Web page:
Farmers for Climate Action (FCA) want all agriculturalists to better understand the risks associated with climate change, from a scientific viewpoint, along with the impacts that are legal, financial, how it will impact on individual health and community health, what it will do to the market and how technology can be employed to first, ease the risk and second, help farmers adapt. And to do that the FCA has organized a conference in Beechworth on October 25 that will feature an impressive array of speakers covering all those topics. Corey Watts talks about that event.
Sep 25, 2018
Talking with the founder of Psychology for a Safe Climate, Carol Ride
Psychology for a Safe Climate is a tiny group of people, just eight, and the founder, Carol Ride, was generous enough to share a little about the group with Climate Conversations. Carol's group is busy promoting and staging its own regular workshops and has been increasingly asked to stage similar events at other bodies and institutions throughout Victoria stretching the group's already slim resources. Carol said he group has answered the call to interstate workshops, buty the demands to do that are such that efforts are now being made to find volunteers in other capoital cities who could underrtake work that Carol, and others in her group see as vital.
Sep 22, 2018
Gabrielle Chan talks with Climate Conversations about 'Rusted Off'
Political reporter and author, Gabrielle Chan was in Shepparton today to talk about her recently released book: "Rusted Off: Why Country Australia is Fed Up". Gabrielle had always been a Sydney/Canberra person until she fell in love with a farmer and moved to the small New South Wales trown of Harden and it was those people, along with others from throughout the district, that were a wonderul source of information for the book. And so armed with what she had learned on her political rounds, spiced with what she had learned from country Australians, she wrote 'Rusted Off" findinf out along the way that many people are deeply concerned about climate change.
Sep 19, 2018
Chatting with John P. C. Gray
John Gray has been a part of the Goulburn Valley since the 60s and has always worked to make this a better, stronger and happier community. John came here as a school teacher and through an interest to make Mooroopana a better place ended up on the then Rodney Shire Council and then, after amalgamation, with the City of Greater Shepparton. Even though almost an octogenarian, he is still to be seen doing what he can to solve issues that prick his acute social conscience.
Sep 18, 2018
Panels on roofs and batteries in sheds for Euroa - Shirley Saywell
The Federal Government, according to Shirley Saywell, Euroa Environment Group president, is trying to pretend the problem her town faces, along with many others, doesn't exist. She argues that not only is the government sitting on its hands, but it has ignored the problem facing small towns, and larger communities throughout Australia. Shirley's group is behind the $6 million grassroots project to install 589 kilowatts of new solar photovoltaic (PV) panels, and up to 400 kilowatts of new batteries. It will work with Mondo Power and Globird Energy as well as 14 businesses within the town.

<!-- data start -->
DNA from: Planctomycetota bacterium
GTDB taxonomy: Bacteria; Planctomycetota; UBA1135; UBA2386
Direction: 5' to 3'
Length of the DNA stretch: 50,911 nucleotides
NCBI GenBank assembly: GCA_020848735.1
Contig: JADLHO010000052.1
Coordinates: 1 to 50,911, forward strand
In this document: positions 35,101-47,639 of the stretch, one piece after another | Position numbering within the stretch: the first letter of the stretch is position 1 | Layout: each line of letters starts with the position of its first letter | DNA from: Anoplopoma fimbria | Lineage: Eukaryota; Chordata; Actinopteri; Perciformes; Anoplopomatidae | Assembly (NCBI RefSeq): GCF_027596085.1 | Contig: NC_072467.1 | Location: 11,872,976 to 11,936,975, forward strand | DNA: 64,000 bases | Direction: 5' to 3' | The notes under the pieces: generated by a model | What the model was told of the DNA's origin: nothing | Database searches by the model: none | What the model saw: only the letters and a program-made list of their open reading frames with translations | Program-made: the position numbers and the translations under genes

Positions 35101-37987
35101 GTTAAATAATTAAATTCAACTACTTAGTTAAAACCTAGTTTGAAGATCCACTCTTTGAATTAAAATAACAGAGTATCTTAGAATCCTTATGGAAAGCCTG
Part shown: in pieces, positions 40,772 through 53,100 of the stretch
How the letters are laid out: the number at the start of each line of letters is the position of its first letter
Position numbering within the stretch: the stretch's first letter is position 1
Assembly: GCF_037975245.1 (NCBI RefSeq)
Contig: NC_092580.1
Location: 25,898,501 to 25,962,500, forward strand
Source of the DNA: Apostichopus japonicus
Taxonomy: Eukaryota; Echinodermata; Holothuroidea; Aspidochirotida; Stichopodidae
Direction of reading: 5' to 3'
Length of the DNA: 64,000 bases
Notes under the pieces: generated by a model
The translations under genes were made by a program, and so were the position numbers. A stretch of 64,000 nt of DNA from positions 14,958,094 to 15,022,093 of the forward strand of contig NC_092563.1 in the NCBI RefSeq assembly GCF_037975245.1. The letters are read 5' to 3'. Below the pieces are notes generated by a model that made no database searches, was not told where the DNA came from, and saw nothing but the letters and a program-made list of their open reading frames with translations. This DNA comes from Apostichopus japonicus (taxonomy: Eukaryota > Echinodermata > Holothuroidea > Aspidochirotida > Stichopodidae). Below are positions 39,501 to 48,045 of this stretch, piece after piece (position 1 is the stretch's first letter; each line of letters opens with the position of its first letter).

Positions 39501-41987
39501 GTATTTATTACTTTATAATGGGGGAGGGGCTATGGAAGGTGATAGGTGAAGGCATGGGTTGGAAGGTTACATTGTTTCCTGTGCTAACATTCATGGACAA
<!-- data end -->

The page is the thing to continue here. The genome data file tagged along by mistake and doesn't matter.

Sep 18, 2018
Approval contradicts sustainability goals
The City of Greater Shepparton has given the go ahead to a Cosgrove farmer to remove 26 trees and nearly two hectares of remnant vegetation - the approval contradicts council's sustainability goals. It was pointed out at a recent meeting of council, at which the approval was given the go ahead, that the trees in question are probably two to three hundred years old.
Sep 17, 2018
Talking with Country News Editor, Geoff Adams
Country News Editor Geoff Adams was kind enough to talk with Climate Conversations about the Goulburn Valley's rural industry and how his newspaper was approaching and reporting on the issue of climate change. Geoff had many positive things to say about farmers and how they are responding to somewhat unknown challenges emerging from a changing climate. He argued that although many items in Country News may not have been blatantly about climate change, they were in fact about farmers adapting to the different demands faced today in farming.
Sep 15, 2018
Greens candidates talk to 'Climate Conversations'
About 20 members of the Greens Party meet in Shepparton to formally endorse Nickee Freeman and it brought to town a few influential Greens members, including upper house candidate, Nicole Rowan, the candidate for the Seat of Shepparton, Nickee Freeman, and Nakita Thomson, formerly of Shepparton but now studying in Bendigo, who will contest the Bendigo East Seat. Today Climate Conversations talked with both Nakita and Nickee.
Sep 14, 2018
Living in 50 degree cities
Just today a session on Radio National's Blueprint for Living, hosted by Jonathan Green was about living in and coping with 50-degree cities and his two guests were an Associate Professor from the Department of Geography at the University of Hawaii Manoa, Camilo Mora, and an Associate Professor from International Planning at RMIT University, Marco Amati. The discussion was about the challenges of how we live, and cope, and adapt to surviving and thriving in what will soon become the new normal